SPUCC also supported such Kearney interests as airline service, attracting events and the 1991 shift of Kearney State College to the university system, he said.
The organization used to give its Super Whooper Award to people who promoted Nebraska and the South Platte region, including Eugene Mahoney, Harold Warp, Tom Osborne and Sens. J.J. Exon, Ed Zorinsky and Bob Kerrey.
Not every SPUCC effort was successful. Anderson said the biggest loss was the route selected for Interstate 80.
After State Engineer L.N. Ress recommended a northern route from Doniphan to North Platte to the Bureau of Public Roads in 1957, SPUCC members immediately passed a resolution favoring a southern alternative, Hastings to Holdrege to McCook, as the shortest route to Denver.
The SPUCC history book says Ress never mentioned the interstate when he spoke at the July 1958 meeting in Curtis, but SPUCC members passed another south route resolution.
In May 1959, a busload of members went to Lincoln to lobby — without success — State Highway Engineer Roy Cochran and an assistant to Gov. Ralph Brooks to change the recommended route.
SPUCC officials finally gave up in April 1960, saying, “We do not think that we … should stick our noses into the interstate (question) anymore.”
“We lost that,” Anderson said. “That was a painful decision.”
Now Anderson and other board members face a difficult decision about SPUCC’s future.
Anderson has been a member for about 40 years, first while working in his dad’s construction business, then as a Holdrege Chamber executive and also as public relations manager for CNPPID.
He said SPUCC meetings with interesting speakers and/or timely topics often drew 150 to 200 people. Now, the average is 35 to 40, including about a dozen people who attend every second-Tuesday-of-the-month meeting.
Meetings usually included a late afternoon tour of the host community before the board meeting and supper. “We always tried to get the best speaker we could,” he said, including people from the host communities. “The pie lady in Eustis was one of our best programs.”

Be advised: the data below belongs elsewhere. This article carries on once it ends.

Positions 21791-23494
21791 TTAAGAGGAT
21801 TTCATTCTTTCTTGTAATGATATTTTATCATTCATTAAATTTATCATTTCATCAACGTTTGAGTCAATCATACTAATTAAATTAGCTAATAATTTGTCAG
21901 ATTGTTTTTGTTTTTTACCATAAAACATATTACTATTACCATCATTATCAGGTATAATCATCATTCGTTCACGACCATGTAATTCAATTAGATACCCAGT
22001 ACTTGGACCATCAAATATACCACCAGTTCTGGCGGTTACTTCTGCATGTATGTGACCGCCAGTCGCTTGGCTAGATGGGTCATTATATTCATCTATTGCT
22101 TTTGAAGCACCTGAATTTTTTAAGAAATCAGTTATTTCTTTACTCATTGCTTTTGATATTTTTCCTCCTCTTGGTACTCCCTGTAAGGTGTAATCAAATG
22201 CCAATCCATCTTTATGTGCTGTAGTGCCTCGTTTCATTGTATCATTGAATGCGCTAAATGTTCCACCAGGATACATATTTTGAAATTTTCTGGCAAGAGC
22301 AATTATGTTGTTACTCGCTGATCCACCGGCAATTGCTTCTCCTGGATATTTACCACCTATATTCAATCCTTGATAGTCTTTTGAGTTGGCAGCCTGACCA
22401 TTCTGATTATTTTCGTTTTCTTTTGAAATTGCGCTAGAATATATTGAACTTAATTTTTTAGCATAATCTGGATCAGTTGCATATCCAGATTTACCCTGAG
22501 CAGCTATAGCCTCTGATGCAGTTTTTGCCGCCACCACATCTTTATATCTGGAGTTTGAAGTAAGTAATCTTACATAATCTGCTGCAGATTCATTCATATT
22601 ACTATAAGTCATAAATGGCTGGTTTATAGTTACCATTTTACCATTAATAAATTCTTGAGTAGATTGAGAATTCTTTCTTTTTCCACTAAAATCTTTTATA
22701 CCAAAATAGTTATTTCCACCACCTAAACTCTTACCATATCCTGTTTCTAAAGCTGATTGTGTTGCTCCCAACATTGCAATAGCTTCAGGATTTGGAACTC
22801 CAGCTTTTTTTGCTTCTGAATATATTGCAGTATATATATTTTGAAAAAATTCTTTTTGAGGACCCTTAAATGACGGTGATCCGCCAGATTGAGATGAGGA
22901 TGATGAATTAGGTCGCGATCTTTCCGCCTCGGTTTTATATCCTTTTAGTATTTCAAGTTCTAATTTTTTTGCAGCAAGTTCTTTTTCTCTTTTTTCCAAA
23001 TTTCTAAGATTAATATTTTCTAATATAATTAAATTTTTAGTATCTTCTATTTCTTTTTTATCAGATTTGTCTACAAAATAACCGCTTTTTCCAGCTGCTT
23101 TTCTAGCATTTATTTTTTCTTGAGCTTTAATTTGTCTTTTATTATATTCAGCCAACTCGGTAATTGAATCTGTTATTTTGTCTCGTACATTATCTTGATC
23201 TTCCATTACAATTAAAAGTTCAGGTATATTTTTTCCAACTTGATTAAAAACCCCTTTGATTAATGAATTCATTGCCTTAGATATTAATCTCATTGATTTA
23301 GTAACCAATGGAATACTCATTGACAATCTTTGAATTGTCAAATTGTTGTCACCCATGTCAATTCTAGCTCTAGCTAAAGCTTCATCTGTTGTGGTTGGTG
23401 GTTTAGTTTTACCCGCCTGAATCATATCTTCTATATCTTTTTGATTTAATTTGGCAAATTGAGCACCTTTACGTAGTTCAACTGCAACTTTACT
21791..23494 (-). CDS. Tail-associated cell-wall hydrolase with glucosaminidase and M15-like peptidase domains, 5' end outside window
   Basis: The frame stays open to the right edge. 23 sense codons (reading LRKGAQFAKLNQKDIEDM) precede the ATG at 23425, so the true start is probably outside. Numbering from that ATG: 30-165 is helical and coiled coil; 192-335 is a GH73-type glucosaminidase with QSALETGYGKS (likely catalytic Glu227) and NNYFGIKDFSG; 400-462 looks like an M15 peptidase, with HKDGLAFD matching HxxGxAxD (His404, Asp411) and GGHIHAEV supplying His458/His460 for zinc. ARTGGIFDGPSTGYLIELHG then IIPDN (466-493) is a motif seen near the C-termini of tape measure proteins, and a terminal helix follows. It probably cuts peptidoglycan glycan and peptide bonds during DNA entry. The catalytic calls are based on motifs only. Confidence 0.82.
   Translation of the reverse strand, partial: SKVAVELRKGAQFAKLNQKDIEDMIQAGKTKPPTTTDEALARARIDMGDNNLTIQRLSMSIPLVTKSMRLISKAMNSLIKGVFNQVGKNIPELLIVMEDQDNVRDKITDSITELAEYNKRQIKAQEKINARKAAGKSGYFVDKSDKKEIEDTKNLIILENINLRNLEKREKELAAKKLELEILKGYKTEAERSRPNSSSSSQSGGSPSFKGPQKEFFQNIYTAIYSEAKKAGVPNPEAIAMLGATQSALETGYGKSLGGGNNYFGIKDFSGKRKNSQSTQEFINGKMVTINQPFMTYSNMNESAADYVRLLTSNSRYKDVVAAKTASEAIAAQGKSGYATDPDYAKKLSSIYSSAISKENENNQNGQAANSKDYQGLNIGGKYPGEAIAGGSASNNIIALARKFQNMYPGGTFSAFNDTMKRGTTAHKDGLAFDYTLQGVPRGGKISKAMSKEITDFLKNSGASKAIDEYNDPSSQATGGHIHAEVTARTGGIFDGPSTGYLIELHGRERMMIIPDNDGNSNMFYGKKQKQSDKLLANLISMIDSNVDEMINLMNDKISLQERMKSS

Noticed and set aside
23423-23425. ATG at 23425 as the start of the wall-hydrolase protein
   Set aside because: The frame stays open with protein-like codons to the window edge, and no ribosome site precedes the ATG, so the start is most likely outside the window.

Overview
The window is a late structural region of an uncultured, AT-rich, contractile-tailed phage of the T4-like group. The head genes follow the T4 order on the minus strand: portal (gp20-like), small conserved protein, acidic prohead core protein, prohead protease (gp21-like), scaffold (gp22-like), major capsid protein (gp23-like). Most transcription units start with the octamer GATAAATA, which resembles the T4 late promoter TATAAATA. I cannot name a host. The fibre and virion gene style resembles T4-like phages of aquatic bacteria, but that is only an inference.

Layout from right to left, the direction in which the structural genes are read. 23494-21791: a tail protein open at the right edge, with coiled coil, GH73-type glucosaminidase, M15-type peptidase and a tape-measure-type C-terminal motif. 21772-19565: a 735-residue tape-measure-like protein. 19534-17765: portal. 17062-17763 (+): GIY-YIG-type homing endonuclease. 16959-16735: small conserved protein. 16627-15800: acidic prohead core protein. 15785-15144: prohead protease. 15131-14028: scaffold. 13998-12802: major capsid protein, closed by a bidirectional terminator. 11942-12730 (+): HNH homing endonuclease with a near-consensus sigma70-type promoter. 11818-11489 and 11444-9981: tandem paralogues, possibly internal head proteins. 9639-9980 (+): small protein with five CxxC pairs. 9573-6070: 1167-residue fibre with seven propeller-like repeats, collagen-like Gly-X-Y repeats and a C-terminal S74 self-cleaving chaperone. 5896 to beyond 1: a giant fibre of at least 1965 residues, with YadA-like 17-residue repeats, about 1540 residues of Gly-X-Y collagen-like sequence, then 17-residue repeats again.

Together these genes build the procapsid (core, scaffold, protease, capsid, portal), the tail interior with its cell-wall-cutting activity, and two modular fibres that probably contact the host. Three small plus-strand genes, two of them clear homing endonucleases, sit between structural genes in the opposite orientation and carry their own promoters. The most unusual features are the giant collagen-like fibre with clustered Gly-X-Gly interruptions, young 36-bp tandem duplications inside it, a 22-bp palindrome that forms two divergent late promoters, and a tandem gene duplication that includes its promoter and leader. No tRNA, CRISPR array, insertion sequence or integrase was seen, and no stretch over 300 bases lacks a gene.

The annual SPUCC legislative reception in Lincoln often was attended by 35 to 40 state senators.
“I tell people these kinds of organizations are more critical than ever,” Anderson said, noting that just 6 percent of Nebraska’s population is in the South Platte region. He believes people joining together for a cause can make a difference.
But he also knows that SPUCC faces the same issues as other community, professional and service groups.
It is difficult to recruit younger members who are busy with work and then attend a growing number of activities for their children, Anderson said, plus fewer people see the need to be part of face-to-face networking organization.
“I can go to any town in the South Platte and if I had a flat tire I bet I could find five people I know to call for help,” he said, reflecting on the contacts and friendships he’s made over the years.
On Tuesday, Anderson will support a SPUCC reorganization. “Instead of monthly meetings, have quarterly meetings in Hastings, Holdrege and McCook, and then the legislative reception in Lincoln,” he said.
He supports setting priorities that include promoting tourism, educating eastern Nebraskans about the South Platte region’s ag and water issues, and supporting area higher education facilities, community colleges, University of Nebraska campus at Kearney and Curtis, and Hastings College.